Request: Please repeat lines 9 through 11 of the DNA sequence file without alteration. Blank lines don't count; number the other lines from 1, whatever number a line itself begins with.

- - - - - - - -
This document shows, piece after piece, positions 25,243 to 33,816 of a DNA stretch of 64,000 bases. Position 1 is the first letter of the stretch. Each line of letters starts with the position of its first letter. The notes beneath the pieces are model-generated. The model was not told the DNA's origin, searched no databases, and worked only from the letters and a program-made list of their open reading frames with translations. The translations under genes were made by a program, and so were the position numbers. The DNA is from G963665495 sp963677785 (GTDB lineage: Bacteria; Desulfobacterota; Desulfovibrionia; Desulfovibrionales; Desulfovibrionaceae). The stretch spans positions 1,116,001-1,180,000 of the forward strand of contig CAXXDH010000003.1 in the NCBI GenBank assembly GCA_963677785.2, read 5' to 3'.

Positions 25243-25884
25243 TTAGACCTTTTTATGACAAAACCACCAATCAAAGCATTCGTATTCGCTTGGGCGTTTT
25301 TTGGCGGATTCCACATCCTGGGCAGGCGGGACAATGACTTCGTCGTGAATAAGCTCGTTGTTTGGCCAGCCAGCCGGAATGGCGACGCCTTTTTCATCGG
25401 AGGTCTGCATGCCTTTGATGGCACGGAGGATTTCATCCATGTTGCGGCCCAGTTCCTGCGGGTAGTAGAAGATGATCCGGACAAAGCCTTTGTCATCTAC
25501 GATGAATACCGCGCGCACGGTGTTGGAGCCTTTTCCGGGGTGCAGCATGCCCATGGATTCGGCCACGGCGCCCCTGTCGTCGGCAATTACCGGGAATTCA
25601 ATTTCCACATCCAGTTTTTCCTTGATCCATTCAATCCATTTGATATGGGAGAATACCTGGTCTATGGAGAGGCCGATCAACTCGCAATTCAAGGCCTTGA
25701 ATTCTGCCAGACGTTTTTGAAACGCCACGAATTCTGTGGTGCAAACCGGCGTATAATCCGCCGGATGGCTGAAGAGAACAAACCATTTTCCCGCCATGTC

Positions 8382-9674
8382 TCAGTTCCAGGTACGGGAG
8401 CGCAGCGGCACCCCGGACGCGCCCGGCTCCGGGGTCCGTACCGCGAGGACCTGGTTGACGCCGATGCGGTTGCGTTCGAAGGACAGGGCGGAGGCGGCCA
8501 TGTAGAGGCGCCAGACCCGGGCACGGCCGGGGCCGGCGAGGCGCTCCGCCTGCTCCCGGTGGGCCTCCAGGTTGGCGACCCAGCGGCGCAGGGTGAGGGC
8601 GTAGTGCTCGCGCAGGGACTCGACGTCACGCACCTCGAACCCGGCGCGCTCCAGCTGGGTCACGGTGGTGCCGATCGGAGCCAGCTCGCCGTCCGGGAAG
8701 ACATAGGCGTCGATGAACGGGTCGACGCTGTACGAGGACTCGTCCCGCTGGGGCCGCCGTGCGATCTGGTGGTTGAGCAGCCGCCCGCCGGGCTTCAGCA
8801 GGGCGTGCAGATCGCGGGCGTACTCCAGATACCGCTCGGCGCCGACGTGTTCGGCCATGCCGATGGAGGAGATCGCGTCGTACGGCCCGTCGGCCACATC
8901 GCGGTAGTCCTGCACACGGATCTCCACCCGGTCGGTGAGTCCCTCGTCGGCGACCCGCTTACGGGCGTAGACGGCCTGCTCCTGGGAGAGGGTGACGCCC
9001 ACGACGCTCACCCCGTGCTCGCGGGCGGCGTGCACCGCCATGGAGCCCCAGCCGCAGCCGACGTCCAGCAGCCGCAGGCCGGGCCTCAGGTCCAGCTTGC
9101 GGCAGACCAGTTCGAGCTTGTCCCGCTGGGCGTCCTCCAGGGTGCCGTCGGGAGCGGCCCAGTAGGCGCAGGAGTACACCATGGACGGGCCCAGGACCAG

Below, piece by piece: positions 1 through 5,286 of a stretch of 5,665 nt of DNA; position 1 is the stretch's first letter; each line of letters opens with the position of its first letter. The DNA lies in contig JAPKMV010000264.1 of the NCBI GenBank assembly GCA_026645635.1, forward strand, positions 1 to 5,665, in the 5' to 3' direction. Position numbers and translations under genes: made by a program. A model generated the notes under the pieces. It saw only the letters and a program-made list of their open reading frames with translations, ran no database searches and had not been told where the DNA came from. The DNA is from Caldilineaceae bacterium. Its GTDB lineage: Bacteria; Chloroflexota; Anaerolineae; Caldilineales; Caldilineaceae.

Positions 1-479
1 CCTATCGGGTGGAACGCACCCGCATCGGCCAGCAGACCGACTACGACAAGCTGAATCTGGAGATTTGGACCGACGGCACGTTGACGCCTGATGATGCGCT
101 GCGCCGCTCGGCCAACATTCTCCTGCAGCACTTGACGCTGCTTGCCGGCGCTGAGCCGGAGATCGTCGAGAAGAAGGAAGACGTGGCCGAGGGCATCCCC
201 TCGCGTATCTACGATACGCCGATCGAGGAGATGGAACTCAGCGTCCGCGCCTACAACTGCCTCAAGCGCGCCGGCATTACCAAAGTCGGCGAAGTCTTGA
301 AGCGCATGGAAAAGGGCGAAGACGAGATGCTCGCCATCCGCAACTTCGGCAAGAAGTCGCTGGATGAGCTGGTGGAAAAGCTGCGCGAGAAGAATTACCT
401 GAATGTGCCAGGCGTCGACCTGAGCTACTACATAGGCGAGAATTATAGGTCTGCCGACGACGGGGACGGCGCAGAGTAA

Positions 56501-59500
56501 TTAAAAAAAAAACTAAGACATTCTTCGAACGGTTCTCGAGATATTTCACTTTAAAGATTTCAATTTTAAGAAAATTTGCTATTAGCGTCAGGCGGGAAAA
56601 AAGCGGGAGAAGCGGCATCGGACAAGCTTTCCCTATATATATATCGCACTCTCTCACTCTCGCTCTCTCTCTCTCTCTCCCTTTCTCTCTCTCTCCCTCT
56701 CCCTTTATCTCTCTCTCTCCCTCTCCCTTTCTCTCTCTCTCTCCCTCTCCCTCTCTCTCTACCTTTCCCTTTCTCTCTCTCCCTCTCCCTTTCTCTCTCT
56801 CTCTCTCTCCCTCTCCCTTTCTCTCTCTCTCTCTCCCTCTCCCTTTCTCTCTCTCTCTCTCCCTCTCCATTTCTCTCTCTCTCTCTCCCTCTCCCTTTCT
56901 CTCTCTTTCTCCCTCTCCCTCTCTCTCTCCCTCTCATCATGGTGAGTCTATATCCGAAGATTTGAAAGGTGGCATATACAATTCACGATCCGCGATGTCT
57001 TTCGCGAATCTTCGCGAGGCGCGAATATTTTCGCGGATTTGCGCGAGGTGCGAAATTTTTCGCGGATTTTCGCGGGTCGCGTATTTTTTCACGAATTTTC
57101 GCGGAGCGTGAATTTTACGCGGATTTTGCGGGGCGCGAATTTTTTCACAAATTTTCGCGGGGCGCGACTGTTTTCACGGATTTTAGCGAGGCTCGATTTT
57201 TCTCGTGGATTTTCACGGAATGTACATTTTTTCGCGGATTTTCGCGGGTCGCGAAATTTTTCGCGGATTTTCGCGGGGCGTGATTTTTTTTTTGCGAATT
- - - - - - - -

Positions 8382-9674
8382 TCAGTTCCAGGTACGGGAG
8401 CGCAGCGGCACCCCGGACGCGCCCGGCTCCGGGGTCCGTACCGCGAGGACCTGGTTGACGCCGATGCGGTTGCGTTCGAAGGACAGGGCGGAGGCGGCCA